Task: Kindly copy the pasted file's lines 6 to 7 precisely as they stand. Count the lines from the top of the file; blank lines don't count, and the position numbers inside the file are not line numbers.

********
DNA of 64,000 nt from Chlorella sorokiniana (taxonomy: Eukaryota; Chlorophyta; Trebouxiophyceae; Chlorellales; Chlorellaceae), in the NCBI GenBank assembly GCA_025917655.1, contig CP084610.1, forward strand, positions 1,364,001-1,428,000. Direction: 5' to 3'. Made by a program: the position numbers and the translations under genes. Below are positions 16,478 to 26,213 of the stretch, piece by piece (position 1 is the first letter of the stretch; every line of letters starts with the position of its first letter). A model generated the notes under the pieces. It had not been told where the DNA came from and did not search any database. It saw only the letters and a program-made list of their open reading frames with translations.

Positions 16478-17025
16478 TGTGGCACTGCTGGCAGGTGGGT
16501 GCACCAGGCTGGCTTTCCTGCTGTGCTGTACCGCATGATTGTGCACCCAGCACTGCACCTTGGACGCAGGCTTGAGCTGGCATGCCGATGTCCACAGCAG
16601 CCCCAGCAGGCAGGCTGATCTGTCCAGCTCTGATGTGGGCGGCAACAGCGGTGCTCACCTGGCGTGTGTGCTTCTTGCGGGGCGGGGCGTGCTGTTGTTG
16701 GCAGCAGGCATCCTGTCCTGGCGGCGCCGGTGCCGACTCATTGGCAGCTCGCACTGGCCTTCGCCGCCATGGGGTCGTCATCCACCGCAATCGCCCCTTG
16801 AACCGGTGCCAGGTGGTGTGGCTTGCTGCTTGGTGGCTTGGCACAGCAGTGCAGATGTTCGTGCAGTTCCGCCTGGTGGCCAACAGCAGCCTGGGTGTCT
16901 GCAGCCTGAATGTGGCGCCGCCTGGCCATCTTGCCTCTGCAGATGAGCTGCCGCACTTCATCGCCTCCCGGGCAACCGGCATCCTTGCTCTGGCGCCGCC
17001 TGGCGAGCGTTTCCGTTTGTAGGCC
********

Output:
16701 GCAGCAGGCATCCTGTCCTGGCGGCGCCGGTGCCGACTCATTGGCAGCTCGCACTGGCCTTCGCCGCCATGGGGTCGTCATCCACCGCAATCGCCCCTTG
16801 AACCGGTGCCAGGTGGTGTGGCTTGCTGCTTGGTGGCTTGGCACAGCAGTGCAGATGTTCGTGCAGTTCCGCCTGGTGGCCAACAGCAGCCTGGGTGTCT